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Posts Tagged ‘editing

It’s taken me a while, but I’m finally beginning to move on from my epic retelling of Chuck’s third season, a 190K long, 20 episode, 80 chapter monster that consumed my life for more than a year. I finished it. I made an omnibus version, which I PDF’d and sent to a few people who asked for it. Then I read it and re-edited it and re-PDF’d it. I still find myself checking the special mail folder I set to receive mail from, hoping that someone would have left me a comment. That’s a very addicting side effect of that site, getting feedback on what you wrote and put up there, pretty quickly. For my books I have to go searching for any comments people may have left about them, and that isn’t as often as I’d like.

I really need to start posting on Twitter and stuff, doing more blog posts here. I tend to get very single-minded when I have a project, I focus on it and not much else.

But eventually the PDF was as finished as two rereads could make it and then I put it away, and started watching Castle. Not that I like Castle all that much, but I’d already seen the first 2 seasons and discovered my library had the second two on the shelf, so I figured, “What the hell.” I have to say I’m liking these second two much better. I can’t say I hated the first two but I don’t really remember them all that well, which is indication enough. I do wish they’d get the romantic angst stuff out of the way, though, and move the story onto some other topic. I like the way they expanded the roles of some of the other players, and brought in a different Captain for the precinct.

I can’t help but think of Bones, though, and how they changed her boss from one season to the next. I can’t really say, since I don’t watch TV much at all, but it does seem like these shows are starting to cannibalize each other. I don’t care when the story is good. Seeing a little shout out to some great moment in another show I liked is kind of fun, then. When I can predict the entire course of an episode because it looks so much like some other TV show or movie, well, not so much.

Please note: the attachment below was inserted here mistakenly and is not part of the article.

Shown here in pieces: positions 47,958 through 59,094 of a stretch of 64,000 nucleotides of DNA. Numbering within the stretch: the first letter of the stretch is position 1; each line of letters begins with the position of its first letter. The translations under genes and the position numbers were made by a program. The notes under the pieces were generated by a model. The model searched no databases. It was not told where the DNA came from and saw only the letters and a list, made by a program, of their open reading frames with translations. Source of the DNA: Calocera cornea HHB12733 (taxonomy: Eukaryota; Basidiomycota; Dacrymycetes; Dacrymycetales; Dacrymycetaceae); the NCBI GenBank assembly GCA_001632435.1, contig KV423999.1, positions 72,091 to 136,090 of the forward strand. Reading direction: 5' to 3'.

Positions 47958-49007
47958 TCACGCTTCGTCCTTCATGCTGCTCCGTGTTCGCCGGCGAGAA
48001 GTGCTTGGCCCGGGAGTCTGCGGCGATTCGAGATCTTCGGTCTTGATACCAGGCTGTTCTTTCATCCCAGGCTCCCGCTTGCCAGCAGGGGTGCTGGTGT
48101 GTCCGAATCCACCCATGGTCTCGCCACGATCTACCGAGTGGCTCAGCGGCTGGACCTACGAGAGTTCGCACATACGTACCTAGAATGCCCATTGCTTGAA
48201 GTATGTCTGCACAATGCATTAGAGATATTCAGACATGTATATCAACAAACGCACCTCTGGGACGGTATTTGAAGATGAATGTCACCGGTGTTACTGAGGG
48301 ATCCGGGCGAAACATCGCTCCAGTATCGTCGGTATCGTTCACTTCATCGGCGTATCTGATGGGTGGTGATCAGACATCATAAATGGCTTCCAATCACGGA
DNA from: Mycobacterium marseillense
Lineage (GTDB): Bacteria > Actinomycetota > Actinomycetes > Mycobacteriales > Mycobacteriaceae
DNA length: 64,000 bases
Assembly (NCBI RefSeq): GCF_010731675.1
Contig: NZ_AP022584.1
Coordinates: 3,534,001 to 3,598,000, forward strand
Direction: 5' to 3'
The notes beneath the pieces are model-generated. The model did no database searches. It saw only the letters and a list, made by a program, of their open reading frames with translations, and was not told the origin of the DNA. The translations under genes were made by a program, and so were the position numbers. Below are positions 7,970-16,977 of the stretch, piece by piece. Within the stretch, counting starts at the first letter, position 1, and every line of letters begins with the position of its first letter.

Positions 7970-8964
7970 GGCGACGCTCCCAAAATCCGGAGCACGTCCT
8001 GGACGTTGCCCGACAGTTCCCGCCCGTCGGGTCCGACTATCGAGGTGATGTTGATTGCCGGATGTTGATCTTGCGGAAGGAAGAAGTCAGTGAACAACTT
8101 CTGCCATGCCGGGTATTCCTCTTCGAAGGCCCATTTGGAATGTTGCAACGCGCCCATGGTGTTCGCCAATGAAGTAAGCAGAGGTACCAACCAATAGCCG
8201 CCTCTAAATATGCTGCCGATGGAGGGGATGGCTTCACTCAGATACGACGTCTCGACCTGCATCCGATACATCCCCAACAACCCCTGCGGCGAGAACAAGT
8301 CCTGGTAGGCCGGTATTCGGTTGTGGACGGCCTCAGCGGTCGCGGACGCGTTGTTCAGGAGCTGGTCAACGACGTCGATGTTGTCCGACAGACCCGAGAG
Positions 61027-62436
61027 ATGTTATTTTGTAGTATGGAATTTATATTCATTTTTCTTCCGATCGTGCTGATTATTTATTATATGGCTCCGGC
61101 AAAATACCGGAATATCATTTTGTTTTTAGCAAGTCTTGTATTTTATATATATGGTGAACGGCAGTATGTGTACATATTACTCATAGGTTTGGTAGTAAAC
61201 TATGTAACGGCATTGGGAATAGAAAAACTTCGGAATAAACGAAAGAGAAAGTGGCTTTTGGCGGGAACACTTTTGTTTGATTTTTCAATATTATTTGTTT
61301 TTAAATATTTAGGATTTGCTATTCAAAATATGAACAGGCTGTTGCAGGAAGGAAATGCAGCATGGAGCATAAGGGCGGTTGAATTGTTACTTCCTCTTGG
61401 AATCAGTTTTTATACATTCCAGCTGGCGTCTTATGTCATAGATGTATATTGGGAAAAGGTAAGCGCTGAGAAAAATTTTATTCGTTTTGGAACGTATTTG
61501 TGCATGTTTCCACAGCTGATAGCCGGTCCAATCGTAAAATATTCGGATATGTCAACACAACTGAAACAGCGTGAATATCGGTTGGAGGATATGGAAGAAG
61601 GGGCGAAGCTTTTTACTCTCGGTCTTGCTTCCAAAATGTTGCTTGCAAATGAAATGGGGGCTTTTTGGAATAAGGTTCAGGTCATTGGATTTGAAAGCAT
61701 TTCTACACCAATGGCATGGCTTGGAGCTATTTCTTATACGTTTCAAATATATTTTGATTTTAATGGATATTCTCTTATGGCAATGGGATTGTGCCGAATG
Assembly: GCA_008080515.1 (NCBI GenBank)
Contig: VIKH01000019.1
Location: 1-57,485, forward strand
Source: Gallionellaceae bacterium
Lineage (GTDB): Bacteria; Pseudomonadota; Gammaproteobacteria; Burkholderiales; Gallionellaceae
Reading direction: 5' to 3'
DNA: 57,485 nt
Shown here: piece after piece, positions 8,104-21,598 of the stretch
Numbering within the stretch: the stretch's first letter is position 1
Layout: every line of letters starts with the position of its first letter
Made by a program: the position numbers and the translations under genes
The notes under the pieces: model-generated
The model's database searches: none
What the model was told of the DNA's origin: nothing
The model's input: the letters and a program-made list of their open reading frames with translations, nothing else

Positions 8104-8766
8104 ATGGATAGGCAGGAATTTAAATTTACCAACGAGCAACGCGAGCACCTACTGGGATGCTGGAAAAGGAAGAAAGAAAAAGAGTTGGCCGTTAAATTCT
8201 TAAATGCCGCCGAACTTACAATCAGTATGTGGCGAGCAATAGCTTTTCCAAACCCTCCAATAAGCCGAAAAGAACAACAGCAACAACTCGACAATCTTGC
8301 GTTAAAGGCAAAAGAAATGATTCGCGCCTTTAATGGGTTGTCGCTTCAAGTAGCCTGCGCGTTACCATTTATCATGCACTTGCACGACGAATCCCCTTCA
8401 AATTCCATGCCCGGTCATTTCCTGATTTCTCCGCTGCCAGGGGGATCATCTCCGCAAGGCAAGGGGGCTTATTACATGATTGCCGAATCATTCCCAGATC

But Castle is for the afternoons. In the morning I reread Ghostkiller, and try to add little bits of text here and there. I plowed through the last several thousand words by alternating with my Chuck stories, and I have to make sure they don’t read like that. When I’m in a hurry i usually focus on the dialog, and let the story just flow as characters talking to each other. I have to go back over the text to fill in the action and movements and stuff, which is what I’m trying to do now.. So far I’ve added about 1500 words, enhanced the backstory, etc. It’s actually quite a delicate business, since sometimes it’s adding three words to a line, and other times it’s rewriting 5 paragraphs to make the story flow work better.

I sometimes wish I had a beta-reader, though, I don’t know how much is really needed and how much is me being paranoid. One of the better aspects of my Chuck writing is that it pulled me into areas I don’t normally write, made me practice different styles. At the end I had to do an entire action-packed episode for my season finale, when my group, fractured into multiple groups, nonetheless manages to come together and bring doom to the villains, snatching victory from the jaws of defeat. It”s not a style I do much, and I had to figure out a lot about pacing to make it work. My ending for Ghostkiller needs some of that same attention. The climax is just a little too breakneck.

I’ll get around to doing that nine2five prequel. Just not now.


A lot of authors feel daunted by the first blank page of a new story, putting down that first sentence that will anchor the first paragraph that anchors the first chapter. I know that right now I have one last chapter to write for the current episode of my fanfic series nine2five, and I am feeling a bit daunted because I haven’t got a strong idea where to begin it.